Adonis Garcia spent all of last season with the Triple-A Scranton/Wilkes-Barre RailRiders. The Cuban born third baseman put together a career year in 83 games for the Triple-A Yankees, batting .319 with nine home runs and 45 RBIs. However, New York had a plethora of third base talent and decided to part ways with Garcia at the end of the 2014 season. The 30-year old signed with the Atlanta Braves and began the season with Gwinnett. He was called up on May 18th for two games before he was optioned. Garcia is hitting .278 with 17 doubles for the Triple-A Braves this season and remains on the 40-man roster. However, Garcia is getting older and needs to make a splash in the Majors soon if he ever wants to be a consistent producer. Garcia began his career late because of fraudulent residency paperwork after he defected from Cuba. However, if he can make a surge late in his career and prove that he can produce during September call-ups, Garcia could make an impact on a Braves team that is thin at third base.

Outfield: Todd Cunningham, Cedric Hunter, Mycal Jones, Eric Young, Jr. and Mallex Smith

Todd Cunningham is the only outfielder on the 40-man roster for Gwinnett. He spent around a month with Atlanta from May until early June. Cunningham spent time with Atlanta in 2013 too, playing in eight games for the Braves. This last stint was his longest time spent in the Majors. He hit .239 in 26 games with four doubles and four RBIs. This season for Gwinnett, the 26-year-old is batting .236 with five doubles and 14 RBIs. This is the third year in a row Cunningham has spent extended time with Gwinnett and his numbers are plummeting. He hit .287 last season. With a drop of 51 points in average, Cunningham may not see much time in the Majors in the future unless his production picks up.

Cedric Hunter has spent six games in the Majors with the San Diego Padres over his 10-year career in baseball and he doesn’t look to be going anywhere fast. In his first season with Gwinnett, Hunter is batting .267 with five homers and 32 RBIs but remains off of the 40-man roster. Mycal Jones is now 28 and has yet to see time in the majors. Eric Young, Jr. is trying to break back into the Major Leagues. After he led the National League in stolen bases in 2013, Young has failed to put up any league leading or eye-popping numbers. At the moment, he is in the midst of a 1-31 slide over his past nine games.

Mallex Smith seems to be on the rise in the Braves organization. The 22-year old came over to the Braves organization in the trade that sent Justin Upton and Aaron Northcraft to San Diego for Smith, Jace Peterson and Dustin Peterson. Smith stole 64 bases for the Fort Wayne TinCaps in 2013, which was one shy of the Fort Wayne record. The following year, Smith compiled 88 stolen bases between Fort Wayne and Lake Elsinore and led the minor leagues. Smith is in his first stint in Triple-A. He was called up to Gwinnett on June 24th. In 19 games so far, he has stolen seven bases despite batting just .195. Smith is not on the 40-man roster yet, but has potential to break into the Majors in the next few seasons.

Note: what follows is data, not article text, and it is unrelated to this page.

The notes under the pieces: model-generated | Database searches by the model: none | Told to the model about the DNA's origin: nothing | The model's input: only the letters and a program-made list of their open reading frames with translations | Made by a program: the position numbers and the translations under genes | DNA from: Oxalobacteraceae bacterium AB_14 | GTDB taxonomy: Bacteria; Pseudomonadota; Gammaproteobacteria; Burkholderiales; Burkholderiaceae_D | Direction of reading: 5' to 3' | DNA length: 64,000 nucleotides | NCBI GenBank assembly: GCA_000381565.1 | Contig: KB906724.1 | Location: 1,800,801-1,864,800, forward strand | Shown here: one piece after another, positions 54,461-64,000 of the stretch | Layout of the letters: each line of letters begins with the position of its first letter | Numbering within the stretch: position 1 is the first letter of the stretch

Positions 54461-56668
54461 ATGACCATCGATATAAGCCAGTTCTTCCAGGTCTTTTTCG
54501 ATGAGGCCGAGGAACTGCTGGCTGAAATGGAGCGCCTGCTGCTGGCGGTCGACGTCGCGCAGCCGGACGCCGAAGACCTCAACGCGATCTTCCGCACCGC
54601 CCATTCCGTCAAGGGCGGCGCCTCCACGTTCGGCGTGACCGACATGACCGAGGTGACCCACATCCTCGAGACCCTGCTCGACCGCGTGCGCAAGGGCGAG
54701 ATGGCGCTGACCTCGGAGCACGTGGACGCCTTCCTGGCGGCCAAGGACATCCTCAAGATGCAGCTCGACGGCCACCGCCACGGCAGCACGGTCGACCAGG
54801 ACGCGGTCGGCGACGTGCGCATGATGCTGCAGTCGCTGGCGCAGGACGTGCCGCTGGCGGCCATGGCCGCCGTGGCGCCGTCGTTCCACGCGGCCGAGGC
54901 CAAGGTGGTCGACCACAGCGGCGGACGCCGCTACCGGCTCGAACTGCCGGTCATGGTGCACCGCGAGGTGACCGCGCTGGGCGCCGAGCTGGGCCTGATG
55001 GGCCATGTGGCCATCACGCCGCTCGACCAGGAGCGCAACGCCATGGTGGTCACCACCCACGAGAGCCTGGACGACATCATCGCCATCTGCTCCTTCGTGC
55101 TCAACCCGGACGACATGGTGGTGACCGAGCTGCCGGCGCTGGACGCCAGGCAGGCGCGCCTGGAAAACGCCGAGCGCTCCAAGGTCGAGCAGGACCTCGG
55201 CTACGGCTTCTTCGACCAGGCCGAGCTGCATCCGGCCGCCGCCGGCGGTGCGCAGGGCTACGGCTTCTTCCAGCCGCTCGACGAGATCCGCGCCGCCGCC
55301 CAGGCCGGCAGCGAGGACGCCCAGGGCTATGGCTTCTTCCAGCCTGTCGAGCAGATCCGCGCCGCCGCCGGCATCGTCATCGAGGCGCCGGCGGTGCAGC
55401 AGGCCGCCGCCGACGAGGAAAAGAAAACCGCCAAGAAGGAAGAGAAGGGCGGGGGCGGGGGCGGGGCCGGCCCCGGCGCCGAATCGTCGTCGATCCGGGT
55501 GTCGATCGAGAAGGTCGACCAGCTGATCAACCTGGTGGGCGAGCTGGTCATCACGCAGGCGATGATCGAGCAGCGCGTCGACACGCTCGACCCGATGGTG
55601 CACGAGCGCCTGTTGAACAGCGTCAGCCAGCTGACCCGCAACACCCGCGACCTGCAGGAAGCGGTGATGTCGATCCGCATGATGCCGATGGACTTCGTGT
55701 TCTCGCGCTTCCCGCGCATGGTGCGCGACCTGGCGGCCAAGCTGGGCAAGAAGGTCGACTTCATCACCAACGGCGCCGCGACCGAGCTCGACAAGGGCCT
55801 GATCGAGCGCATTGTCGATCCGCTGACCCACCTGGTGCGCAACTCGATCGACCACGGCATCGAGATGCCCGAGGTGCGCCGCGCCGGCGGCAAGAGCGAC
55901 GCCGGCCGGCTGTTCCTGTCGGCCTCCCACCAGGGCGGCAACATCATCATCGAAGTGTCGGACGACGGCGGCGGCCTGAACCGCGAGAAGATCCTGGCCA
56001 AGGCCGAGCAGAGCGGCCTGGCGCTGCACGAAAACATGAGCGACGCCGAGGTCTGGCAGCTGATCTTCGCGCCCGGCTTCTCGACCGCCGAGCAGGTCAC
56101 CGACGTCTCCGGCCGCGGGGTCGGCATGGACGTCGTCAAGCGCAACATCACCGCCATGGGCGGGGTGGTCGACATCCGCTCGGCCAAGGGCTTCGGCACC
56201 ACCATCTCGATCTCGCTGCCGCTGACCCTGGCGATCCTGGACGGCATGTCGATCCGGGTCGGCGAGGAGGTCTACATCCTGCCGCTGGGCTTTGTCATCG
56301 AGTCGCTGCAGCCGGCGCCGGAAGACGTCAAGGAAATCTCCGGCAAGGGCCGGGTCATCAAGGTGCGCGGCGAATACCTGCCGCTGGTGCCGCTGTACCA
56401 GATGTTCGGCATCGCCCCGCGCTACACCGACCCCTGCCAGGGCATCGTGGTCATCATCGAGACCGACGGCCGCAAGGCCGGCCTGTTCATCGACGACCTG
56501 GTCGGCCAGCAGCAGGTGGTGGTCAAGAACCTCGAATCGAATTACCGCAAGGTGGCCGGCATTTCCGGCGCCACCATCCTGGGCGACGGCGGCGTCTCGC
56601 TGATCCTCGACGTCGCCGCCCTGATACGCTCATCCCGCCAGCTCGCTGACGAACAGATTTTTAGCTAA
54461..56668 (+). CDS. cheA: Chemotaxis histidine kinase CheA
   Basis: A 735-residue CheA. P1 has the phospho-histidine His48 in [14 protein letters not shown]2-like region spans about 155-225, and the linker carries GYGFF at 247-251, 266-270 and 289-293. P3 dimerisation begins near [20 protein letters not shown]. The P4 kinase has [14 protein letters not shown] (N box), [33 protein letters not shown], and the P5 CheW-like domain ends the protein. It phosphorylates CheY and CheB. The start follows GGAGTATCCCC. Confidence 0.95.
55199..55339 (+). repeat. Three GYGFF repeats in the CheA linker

Starters: Mike Foltynewicz, Tyrell Jenkins, Alex White, Kanekoa Texeira, Greg Smith

Mike Foltynewicz is one of two Gwinnett starters on the 40-man roster. Tyrell Jenkins is the other. Both of these young arms were acquired via trade after the 2014 season. Foltynewicz was acquired from the Houston Astros in the trade that sent Evan Gattis and James Hoyt to Houston for the right-hander, Andrew Thurman and Rio Ruiz. Jenkins was acquired in the trade that sent Jayson Heyward and Jordan Walden to the Cardinals for Jenkins and Shelby Miller. Both pitchers are former first round picks in the 2010 draft. Foltynewicz was drafted 19th overall by the Astros while Jenkins was taken 50th overall as a supplemental first round pick of the Cardinals. Both guys are young; Foltynewicz is 23 and Jenkins is 22 and both are teammates for Gwinnett. Both guys are also on the 40-man roster. Foltynewicz has a bit more Major League experience. He appeared in 16 games out of the bullpen for Houston and 12 games, nine of them starts, with the Braves this season. Jenkins is in his first stint in Triple-A with Gwinnett and is ranked the seventh best prospect by Baseball America. Both arms are expected to be vital members of a revamped starting rotation for the Braves in the near future.

Tyrell Jenkins was acquired from the Cardinals in the offseason in the trade for Jayson Heyward

Tyrell Jenkins was acquired from the Cardinals in the offseason in the trade for Jayson Heyward (Photo credit: Taylor Botta) 

Relievers: Carlos Fisher, Peter Moylan, Matt Marksberry, Hunter Cervenka, Vin Mazzaro, Mitch Lambson

The Gwinnett bullpen is the greatest asset to the Triple-A Braves. The Braves three main arms out of the bullpen have ERAs under 3.00 and each have appeared in more than 10 games this season. Carlos Fisher has been the most dominant for Gwinnett. In 26 appearances, Fisher holds a 1.80 ERA and has converted three of four save opportunities. The 32-year old spent time in the Majors with the Cincinnati Reds from 2009-2011.

What is rare about the Braves bullpen is the surplus of left-handers they can call upon late in the games. Matt Marksberry, Hunter Cervenka, Mitch Lambson, and occasionally Greg Smith. In comparison, the Chiefs only have one left-hander in the bullpen. Gwinnett has four different options (five if you include Andrew McKierhan who is here on MLB rehab) to choose from to get lefties out. However, most of the lefties were recent call-ups from Mississippi so they are unproven.